LAYING MOSAIC TILES ON FLOORS SPEEDILY

When laying mosaic tiles, follow the same basic procedure as that for laying ordinary floor tiles. Remember, however, that the side of the mosaic sheet that is not covered with paper is the back-not the front – of the mosaic.

Apply adhesive to the floor and. Before laying the tiles, grout the backs of the sheets well. Clean off any excess grout and lay the tiles – grouted face down – tamping them firmly into position. Be sure to leave a gap between the sheets the same as that between the individual tiles. Remove excess adhesive and then fill any gaps around the edges of the floor. After the sheets have set. Soak the paper and then peel it off. Finally, grout the gaps between the sheets.

RESURFACING A BATH WITH ENAMEL PAINT

When resurfacing a bath, always use the paint manufactured for the purpose. The job will take about five days, during which the bath must not be used.

Rub down the surface thoroughly – first with glasspaper and then with wet-and-dry paper. Clean the bath and wipe it dry. Fit tins or plastic beakers under the taps to catch any drips. Then brush on a thin layer of undercoat. When this has dried, brush on the first top coat – as thinly as possible – and leave it for a day. Work from the bottom up. Then apply a second top coat, this time leaving it for two days. Keep the bathroom well ventilated, as the fumes of the paint can be dangerous.

Finally, fill the bath up to the overflow with cold water and leave it for a further forty-eight hours.

DEALING WITH CRACKS IN PLASTER

When filling cracks in plaster which is to be painted, mix a little of the chosen colour with the filler to help it blend in with the paint.

USING EP°XY RESIN ON A MORTISE-AND-TENON

When gluing mortise-and-tenon joints with an epoxy resin, apply the hardener to the mortise and the adhesive to the tenon. This procedure is particularly useful if a number of joints are being glued at the same time. As the setting-process begins only when the two parts of the glue are mixed together. It allows more time to fit the joints.

DEALING WITH DAMP WALLS

One hint to remember if dampness appears along a stretch of wall above a skirting board is that it may be caused by the plaster simply having come away from the wall. The moisture-content of the air in the gap created – which need be only the thickness of a cigarette paper – condenses when the heat of the room works its way through the plaster.

Cut back a 60cm 2ft square area of damp wall and apply a new coat of plaster. Leave it for a few weeks. If it stays dry, cut back the remainder of the damp wall surface. And replaster. If not. Cal1 in a professional to check the damp course.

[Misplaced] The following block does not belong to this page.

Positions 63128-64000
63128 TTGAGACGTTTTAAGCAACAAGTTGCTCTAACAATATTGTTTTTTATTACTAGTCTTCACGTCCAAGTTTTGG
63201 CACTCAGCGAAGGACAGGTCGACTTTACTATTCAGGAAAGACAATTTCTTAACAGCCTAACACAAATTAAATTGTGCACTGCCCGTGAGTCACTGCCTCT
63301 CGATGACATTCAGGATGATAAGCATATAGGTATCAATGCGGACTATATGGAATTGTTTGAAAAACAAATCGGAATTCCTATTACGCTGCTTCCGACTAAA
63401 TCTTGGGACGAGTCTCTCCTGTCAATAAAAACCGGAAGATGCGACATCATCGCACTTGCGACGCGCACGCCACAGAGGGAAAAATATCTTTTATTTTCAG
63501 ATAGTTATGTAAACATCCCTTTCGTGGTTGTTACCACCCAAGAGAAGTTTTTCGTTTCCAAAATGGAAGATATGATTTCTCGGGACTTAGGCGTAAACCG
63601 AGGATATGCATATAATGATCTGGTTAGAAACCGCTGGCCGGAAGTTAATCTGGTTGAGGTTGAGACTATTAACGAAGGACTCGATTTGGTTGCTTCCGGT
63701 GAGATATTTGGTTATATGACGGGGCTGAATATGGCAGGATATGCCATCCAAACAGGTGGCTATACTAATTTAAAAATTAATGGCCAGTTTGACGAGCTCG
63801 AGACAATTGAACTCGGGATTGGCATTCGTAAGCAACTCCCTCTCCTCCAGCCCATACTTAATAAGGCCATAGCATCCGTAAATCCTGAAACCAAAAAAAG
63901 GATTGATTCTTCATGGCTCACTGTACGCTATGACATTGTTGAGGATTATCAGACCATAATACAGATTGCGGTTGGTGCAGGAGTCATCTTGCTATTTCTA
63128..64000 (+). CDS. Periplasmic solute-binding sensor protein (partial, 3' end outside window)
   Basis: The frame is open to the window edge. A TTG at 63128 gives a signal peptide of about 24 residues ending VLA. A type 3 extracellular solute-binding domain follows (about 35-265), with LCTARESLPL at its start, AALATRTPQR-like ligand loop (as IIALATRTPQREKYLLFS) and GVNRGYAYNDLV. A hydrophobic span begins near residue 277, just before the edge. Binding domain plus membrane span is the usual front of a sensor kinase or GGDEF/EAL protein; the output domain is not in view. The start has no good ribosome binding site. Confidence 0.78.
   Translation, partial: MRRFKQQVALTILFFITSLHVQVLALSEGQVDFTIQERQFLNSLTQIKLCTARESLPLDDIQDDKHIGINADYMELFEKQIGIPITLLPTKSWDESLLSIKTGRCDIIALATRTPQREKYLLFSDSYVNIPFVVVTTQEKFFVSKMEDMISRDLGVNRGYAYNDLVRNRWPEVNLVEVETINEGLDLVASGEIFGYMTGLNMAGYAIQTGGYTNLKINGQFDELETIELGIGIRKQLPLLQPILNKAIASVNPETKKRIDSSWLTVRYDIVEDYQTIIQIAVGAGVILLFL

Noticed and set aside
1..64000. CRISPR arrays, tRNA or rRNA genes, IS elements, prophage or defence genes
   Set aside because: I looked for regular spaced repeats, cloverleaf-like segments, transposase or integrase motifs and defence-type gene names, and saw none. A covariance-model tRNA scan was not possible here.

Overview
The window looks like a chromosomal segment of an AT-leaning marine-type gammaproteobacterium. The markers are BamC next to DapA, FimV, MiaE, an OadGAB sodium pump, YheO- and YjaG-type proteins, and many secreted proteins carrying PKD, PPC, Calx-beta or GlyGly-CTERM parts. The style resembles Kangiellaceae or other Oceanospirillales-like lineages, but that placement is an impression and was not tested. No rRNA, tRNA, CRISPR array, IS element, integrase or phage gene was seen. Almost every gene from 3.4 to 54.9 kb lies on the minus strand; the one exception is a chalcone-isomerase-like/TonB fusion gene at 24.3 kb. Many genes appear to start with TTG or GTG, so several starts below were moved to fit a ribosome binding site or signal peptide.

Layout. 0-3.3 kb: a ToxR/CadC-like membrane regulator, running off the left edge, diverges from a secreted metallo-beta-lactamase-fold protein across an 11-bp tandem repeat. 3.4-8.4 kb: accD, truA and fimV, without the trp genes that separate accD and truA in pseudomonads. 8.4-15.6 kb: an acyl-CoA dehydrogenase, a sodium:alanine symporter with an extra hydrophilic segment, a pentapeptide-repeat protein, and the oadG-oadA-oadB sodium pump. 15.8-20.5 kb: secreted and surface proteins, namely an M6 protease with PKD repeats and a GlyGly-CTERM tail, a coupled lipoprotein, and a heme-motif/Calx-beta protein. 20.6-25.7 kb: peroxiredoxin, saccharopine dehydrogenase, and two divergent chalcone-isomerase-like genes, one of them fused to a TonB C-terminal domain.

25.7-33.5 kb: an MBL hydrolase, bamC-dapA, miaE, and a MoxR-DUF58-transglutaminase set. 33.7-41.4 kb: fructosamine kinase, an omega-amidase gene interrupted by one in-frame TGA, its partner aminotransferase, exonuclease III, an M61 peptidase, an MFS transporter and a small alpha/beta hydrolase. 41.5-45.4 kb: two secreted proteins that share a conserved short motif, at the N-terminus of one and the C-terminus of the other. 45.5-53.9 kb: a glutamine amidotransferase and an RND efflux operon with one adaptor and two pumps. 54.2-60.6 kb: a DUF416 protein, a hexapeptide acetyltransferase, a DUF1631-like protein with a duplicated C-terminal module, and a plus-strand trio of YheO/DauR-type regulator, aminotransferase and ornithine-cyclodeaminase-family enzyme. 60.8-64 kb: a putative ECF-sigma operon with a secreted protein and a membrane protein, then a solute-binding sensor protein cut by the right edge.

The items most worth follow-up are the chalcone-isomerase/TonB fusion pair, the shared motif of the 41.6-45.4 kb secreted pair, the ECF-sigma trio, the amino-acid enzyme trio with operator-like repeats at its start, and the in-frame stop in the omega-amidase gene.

FILLING CRACKS IN CEMENT-RENDERED WALLS

Mix equal parts of cement and fine sand to fill small cracks in cement-rendered walls. Work the mix with water until it has the consistency of a thick paste, and then work it into the cracks with a firm brush. Smooth down, if necessary.

SELECTING CERAMIC TILES FOR EXTERIOR USE

When buying ceramic tiles for use outside, make sure the tiles have been treated to make them frost-resistant. This process, which is usually carried out during manufacture. Seals the porosity of the clay so that any moisture within the tiles cannot expand when frozen and crack the glazed surface.

REPAIRING VINYL AND LINOLEUM FLOORING

To repair a worn or damaged area of linoleum or vinyl sheet flooring-patch a new piece into the old. Lay a square of the replacement material over the damaged area. Allow for a generous overlap and make sure that any pattern is matched exactly.

Tape the square to the floor covering and. Using a trimming-knife and a straight-edge, cut through both the patch and the floor covering. Remove the cut pieces and scrape away any old adhesive from the floor.

Check that the patch fits the space, trimming it with the knife or giasspapering the edges, if necessary. Then apply adhesive to the underside of the patch and. To help the patch adhere, weight it down while the glue is drying.

KEEPING COURSES LEVEL WHEN LAYING BRICKS

When building- a brick wall, it is vital that bricks are laid both level horizontally and evenly vertically. Start laying- the courses by building both ends up first and then infilling-. During the first stage, regularly check that the vertical alignment is exact by holding a spirit level against the bricks, or. If the wall is too high for this to be accurate, use a plumb line.

When infilling, use two L-shaped corner blocks and a line to check the horizontal alignment. To make each block, screw two small 50 mm 2 in cubes of softwood on to one side of a larger block of the same thickness, leaving a gap between the two smaller blocks.

REMOVING SELF-ADHESIVE TILES

Some mirror and aluminium tiles are self-adhesive – fixed to a surface by sticker pads, usually positioned behind each corner of the tile. To remove such tiles without damaging the surface or leaving part of the pads behind, drop lighter fuel behind the tile and over the pads. Allow the fuel to soak into the pads for two or three minutes before removing them. Then clean the surface.

Hammer a nail halfway home in the back of the larger block.

To use the line, tie one end to the nail on one of the blocks. Pass the line through the gap. Position this block at one end of the wall. Pull the line taut and attach it to the other block at the opposite end. Again passing the line through the gap and winding any excess line around the nail to keep it taut. By doing this the tension of the line will hold the blocks in position.

Lay the bricks so that they are approximately 19mm away from the line. If the line is any nearer the brickwork, it can snag-on the surface and cause even a short course of bricks to be as much as 6mm out of line. Repeat the procedure, course by course, up the wall.